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Football United Myanmar

Location and general information


Kayin State is one of the most war-torn parts of Myanmar. Decades of conflict between government and ethnic Karen armed forces have deprived children and their families of essential services while compromising their security and well-being. Tens of thousands of parents have become migrant workers in Thailand, leaving their children behind and in greater danger of exploitation. This population lives with poor access to basic services, political and economic instability, high unemployment and low-income levels, leading to weak social networks and a relative lack of opportunity. Loss of trust, hope and confidence, post-traumatic stress disorder, and changes to social structures and livelihoods are the social challenges that currently need to be tackled.

Project content

Based on the evidence that engaging young people positively and giving them a stake in their societies during the transition from violent conflict is important for long-term peace and stability, the project for 2018–19 aims to maximise youth and community engagement. It also aims to strengthen existing local collaboration and partnership, maintain the project’s current momentum, transfer programme ownership to the local community and introduce social-enterprise approaches. The ultimate goal is to ensure the sustainability of the football-based social cohesion, grassroots peacebuilding and reconciliation project.

The Football United project is based on four key aspects:

  • Contact theory – If diverse groups engage equally, have a common goal and work together with the support of the authorities and without competition, relations will improve between the groups experiencing conflict, and prejudice towards other groups will be reduced.
  • Positive youth development approach – This refers to an intentional effort to provide opportunities for young people to enhance their interests, skills, and abilities, rather than trying to fix their problems weaknesses or shortcomings. The Football United project enables young people to test, explore and apply their development potential through football and related development work.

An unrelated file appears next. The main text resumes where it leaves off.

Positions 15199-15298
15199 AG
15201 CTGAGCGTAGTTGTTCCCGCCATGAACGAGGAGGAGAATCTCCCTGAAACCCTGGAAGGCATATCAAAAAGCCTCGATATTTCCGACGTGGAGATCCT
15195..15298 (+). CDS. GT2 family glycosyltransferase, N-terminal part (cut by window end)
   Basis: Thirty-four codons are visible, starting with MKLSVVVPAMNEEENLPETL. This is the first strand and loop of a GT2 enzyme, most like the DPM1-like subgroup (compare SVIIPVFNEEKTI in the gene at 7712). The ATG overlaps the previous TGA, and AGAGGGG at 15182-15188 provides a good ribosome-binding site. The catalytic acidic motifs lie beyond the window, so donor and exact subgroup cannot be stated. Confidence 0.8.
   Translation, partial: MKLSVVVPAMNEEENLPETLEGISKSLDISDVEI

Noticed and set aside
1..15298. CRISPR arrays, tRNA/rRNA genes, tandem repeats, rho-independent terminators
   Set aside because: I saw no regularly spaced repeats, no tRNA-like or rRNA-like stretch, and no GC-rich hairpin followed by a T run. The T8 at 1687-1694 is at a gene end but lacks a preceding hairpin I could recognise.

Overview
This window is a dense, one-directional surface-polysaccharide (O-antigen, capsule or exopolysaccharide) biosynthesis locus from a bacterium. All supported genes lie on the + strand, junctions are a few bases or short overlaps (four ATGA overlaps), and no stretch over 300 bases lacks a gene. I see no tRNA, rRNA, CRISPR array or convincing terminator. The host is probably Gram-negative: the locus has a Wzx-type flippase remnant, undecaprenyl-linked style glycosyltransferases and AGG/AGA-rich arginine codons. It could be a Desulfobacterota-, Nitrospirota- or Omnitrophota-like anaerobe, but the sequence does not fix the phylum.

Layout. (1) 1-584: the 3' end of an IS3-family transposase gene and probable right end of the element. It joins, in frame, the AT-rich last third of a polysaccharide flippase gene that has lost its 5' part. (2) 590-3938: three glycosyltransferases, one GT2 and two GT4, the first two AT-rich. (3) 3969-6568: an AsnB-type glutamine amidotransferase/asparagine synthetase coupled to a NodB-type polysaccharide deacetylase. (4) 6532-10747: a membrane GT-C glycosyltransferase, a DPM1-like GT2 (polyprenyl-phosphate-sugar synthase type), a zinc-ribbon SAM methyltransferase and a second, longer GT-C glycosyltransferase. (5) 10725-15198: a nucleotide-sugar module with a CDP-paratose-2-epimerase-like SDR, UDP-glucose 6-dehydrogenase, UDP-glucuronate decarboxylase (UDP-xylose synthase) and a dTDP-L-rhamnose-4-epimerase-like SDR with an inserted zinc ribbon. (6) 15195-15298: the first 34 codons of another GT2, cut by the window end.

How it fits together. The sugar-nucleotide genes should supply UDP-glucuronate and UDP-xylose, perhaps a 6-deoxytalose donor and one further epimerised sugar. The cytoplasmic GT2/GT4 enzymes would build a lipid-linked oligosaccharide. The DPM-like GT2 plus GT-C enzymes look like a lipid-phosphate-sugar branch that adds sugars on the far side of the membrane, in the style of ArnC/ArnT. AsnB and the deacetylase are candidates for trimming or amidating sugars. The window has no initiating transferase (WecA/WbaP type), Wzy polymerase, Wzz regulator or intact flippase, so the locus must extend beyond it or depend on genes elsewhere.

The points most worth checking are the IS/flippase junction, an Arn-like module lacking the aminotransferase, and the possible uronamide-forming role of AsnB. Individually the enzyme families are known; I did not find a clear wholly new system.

• Conflict transformation framework and sport-for-peace ideology – Sport can help provide the framework for reconstruction and reconciliation after a conflict by promoting peaceful culture through sport’s social values, building community/youth networks, positive relationships between conflict-affected communities and strengthen their participation in grassroots sport.
  • Experiential learning methodology – Learning through reflection on doing. Football activities are specially prepared to be a source of reflection to learn more about peace, social cohesion and reconciliation.


  • Weekly football-based grassroots peace-promotion activities and football-for-peace gala days
  • Open community football coaching courses for local volunteers in conflict-affected area
  • Inter-community football-for-peace gala days run by the community
  • Regional football-for-peace festivals run by Hpa-an university student volunteers
  • Advanced coaching courses for university student coaches to become coach trainers
  • Provide funds to set up a football-for-peace centre in the state capital, Hpa-an